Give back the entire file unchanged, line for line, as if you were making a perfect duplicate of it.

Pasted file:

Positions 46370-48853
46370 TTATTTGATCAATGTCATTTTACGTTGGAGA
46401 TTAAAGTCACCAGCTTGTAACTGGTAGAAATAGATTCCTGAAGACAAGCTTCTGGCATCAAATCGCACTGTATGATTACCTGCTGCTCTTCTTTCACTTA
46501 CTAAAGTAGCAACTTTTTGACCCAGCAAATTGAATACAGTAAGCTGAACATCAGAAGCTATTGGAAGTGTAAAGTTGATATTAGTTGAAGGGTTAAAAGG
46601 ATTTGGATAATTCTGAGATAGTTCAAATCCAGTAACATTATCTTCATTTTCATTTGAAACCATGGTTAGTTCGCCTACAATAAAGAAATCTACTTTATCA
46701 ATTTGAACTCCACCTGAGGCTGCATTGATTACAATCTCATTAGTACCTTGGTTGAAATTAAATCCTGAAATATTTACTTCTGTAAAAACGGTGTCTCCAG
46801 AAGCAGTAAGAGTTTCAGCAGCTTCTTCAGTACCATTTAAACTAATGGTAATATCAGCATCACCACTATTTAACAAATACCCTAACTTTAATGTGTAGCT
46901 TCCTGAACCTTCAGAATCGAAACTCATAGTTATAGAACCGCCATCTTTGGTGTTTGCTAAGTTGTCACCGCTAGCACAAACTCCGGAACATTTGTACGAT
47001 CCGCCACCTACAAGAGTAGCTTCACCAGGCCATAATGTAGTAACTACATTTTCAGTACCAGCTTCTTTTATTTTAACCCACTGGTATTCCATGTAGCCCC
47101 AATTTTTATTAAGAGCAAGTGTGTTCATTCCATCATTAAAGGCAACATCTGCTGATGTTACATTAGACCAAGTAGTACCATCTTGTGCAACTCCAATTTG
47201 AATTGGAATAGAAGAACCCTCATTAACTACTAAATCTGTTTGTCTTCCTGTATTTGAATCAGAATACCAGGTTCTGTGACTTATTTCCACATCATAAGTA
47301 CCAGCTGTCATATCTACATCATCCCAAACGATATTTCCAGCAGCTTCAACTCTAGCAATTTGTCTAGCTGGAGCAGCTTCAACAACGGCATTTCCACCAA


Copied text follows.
Positions 46370-48853
46370 TTATTTGATCAATGTCATTTTACGTTGGAGA
46401 TTAAAGTCACCAGCTTGTAACTGGTAGAAATAGATTCCTGAAGACAAGCTTCTGGCATCAAATCGCACTGTATGATTACCTGCTGCTCTTCTTTCACTTA
46501 CTAAAGTAGCAACTTTTTGACCCAGCAAATTGAATACAGTAAGCTGAACATCAGAAGCTATTGGAAGTGTAAAGTTGATATTAGTTGAAGGGTTAAAAGG
46601 ATTTGGATAATTCTGAGATAGTTCAAATCCAGTAACATTATCTTCATTTTCATTTGAAACCATGGTTAGTTCGCCTACAATAAAGAAATCTACTTTATCA
46701 ATTTGAACTCCACCTGAGGCTGCATTGATTACAATCTCATTAGTACCTTGGTTGAAATTAAATCCTGAAATATTTACTTCTGTAAAAACGGTGTCTCCAG
46801 AAGCAGTAAGAGTTTCAGCAGCTTCTTCAGTACCATTTAAACTAATGGTAATATCAGCATCACCACTATTTAACAAATACCCTAACTTTAATGTGTAGCT
46901 TCCTGAACCTTCAGAATCGAAACTCATAGTTATAGAACCGCCATCTTTGGTGTTTGCTAAGTTGTCACCGCTAGCACAAACTCCGGAACATTTGTACGAT
47001 CCGCCACCTACAAGAGTAGCTTCACCAGGCCATAATGTAGTAACTACATTTTCAGTACCAGCTTCTTTTATTTTAACCCACTGGTATTCCATGTAGCCCC
47101 AATTTTTATTAAGAGCAAGTGTGTTCATTCCATCATTAAAGGCAACATCTGCTGATGTTACATTAGACCAAGTAGTACCATCTTGTGCAACTCCAATTTG
47201 AATTGGAATAGAAGAACCCTCATTAACTACTAAATCTGTTTGTCTTCCTGTATTTGAATCAGAATACCAGGTTCTGTGACTTATTTCCACATCATAAGTA
47301 CCAGCTGTCATATCTACATCATCCCAAACGATATTTCCAGCAGCTTCAACTCTAGCAATTTGTCTAGCTGGAGCAGCTTCAACAACGGCATTTCCACCAA